Our daughter is approaching 2 and has consistently had issues with bedtime.

At the mention of bedtime, she will regularly start crying (but still follows me upstairs to bed). In general, one of us takes her upstairs at 7:30 pm, changes her into pajamas, turns off the lights, and turns on her nightlight. Our daughter usually helps with all of these behaviors. We then sing some songs in the dark and I pray that she's fallen asleep.

This always seems to be crap shoot. Either she's conked out and fallen asleep, in which case I can put her down and leave; the whole process taking maybe 30 minutes (out at 8:00 pm). Or she's not asleep at all, and the suggestion of leaving causes her to throw a tantrum that one of us has to mitigate or we have to endure for something in the range of 2 hours plus (she won't fall asleep until 10:00 or later).

If we let her do as she pleases, she would play around downstairs until about 10 pm and then fall asleep on the floor. This isn't acceptable to us for a litany of reasons.

Furthermore, her nighttime sleep pattern is not consistent. She's often prone to waking up at any hour of the night between 1:00 am and 7:00 am.

Is there something we should be doing to break these tantrums? Is there anything we can be doing different to keep her sleeping through the night?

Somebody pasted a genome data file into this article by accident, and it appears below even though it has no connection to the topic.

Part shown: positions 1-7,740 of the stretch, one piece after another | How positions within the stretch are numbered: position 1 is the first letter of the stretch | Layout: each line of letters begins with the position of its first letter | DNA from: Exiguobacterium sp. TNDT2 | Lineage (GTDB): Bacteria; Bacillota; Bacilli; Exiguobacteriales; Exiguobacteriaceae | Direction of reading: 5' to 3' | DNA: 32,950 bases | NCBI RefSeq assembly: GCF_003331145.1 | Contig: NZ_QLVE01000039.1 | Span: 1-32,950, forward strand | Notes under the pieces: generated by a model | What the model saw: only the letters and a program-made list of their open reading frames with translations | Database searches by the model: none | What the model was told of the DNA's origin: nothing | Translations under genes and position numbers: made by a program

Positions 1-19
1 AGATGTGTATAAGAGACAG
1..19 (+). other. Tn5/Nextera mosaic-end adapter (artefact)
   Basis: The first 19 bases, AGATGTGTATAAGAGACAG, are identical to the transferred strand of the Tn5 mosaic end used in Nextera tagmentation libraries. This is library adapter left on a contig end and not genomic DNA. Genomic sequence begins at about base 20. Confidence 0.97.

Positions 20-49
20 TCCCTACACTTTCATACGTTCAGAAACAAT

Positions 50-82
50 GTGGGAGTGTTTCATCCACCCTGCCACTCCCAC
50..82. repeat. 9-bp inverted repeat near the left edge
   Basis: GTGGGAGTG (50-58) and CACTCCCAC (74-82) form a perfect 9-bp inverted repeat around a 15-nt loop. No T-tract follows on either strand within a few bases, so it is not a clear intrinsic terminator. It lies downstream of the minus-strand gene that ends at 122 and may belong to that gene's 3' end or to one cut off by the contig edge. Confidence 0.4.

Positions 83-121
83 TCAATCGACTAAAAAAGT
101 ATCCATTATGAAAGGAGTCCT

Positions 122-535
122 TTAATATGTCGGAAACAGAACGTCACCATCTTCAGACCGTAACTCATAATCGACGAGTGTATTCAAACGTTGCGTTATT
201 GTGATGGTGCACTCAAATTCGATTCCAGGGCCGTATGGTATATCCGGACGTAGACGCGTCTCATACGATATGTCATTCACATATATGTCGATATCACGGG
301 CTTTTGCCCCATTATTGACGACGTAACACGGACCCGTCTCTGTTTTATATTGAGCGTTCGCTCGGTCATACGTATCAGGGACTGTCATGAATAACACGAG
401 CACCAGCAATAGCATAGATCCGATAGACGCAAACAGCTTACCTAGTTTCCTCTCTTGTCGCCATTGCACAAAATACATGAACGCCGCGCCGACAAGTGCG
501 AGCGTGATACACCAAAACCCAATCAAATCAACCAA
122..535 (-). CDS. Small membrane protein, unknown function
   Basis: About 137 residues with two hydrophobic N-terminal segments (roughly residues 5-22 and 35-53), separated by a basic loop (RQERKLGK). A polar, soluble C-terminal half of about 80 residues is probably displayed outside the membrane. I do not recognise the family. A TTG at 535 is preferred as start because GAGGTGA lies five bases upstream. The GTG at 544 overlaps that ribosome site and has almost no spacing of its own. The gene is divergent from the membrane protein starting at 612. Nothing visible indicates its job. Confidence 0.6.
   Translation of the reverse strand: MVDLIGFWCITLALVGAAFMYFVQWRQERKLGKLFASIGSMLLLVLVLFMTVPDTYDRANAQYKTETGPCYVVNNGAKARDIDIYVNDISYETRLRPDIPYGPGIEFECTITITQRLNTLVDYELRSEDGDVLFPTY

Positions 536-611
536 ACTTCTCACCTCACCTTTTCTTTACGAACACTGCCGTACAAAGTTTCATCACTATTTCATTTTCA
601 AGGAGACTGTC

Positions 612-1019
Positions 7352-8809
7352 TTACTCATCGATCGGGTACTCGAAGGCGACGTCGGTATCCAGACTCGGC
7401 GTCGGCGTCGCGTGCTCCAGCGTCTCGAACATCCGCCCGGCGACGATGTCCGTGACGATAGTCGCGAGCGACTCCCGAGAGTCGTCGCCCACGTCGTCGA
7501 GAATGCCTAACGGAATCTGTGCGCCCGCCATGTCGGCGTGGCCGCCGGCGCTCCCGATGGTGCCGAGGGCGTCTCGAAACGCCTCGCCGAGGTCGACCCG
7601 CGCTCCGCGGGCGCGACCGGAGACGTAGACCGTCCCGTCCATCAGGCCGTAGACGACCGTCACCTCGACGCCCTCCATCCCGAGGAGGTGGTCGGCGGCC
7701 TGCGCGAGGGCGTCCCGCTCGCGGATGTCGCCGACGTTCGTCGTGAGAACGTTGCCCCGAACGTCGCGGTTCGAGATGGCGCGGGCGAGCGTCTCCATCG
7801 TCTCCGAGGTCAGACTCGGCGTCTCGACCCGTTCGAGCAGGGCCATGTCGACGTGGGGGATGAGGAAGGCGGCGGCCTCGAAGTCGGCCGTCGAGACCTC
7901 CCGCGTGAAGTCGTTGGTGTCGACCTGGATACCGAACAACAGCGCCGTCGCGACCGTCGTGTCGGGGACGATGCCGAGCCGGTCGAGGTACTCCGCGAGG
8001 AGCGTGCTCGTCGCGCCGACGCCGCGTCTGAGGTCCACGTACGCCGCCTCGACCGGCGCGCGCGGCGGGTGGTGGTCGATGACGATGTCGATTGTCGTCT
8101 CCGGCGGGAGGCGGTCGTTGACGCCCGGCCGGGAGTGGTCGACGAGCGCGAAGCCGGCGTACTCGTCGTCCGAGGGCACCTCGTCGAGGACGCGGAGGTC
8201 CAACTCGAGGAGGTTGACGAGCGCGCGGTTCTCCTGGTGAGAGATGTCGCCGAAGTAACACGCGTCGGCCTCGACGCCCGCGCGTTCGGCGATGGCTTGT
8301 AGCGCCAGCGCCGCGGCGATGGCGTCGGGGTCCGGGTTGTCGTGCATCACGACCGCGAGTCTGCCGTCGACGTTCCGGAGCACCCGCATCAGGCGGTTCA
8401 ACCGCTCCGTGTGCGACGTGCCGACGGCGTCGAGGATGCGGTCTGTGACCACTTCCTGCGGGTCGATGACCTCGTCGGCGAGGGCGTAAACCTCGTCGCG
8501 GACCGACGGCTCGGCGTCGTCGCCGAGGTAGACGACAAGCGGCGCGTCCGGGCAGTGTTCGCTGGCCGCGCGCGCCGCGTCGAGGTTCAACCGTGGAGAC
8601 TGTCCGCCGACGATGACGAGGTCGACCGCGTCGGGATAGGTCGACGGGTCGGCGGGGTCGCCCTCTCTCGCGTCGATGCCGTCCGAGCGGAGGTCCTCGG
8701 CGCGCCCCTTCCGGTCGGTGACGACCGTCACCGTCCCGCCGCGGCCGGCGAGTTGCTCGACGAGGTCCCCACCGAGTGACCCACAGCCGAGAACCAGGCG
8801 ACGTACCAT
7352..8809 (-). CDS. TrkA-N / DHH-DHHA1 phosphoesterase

2 Answers 2


I have no doubt about the value and effectiveness of @Adam Heeg's answer and have upvoted it. Routine, resolve, and realistic expectations are key.

However, it might be hard to go "cold turkey" with a child accustomed to being so responded to at bedtime.

If you think your child will do better with a softer approach, I recommend "Ferberizing" the child. The Ferber method is basically a controlled comfort method of getting your child to sleep by self soothing, something every two year old child should be capable of doing.*

The basic steps to this method (better explained and outlined here and in the book) are

  • Prepare your baby for sleep with consistent bedtime routines. These can include a 'warning' if old enough to understand, tooth brushing, reading, rocking, and singing.

  • Put the baby down when they are calm/drowsy but not yet asleep. If the baby is drowsy and about to sleep before the routine is over, abbreviate the routine that night and put them down while still awake.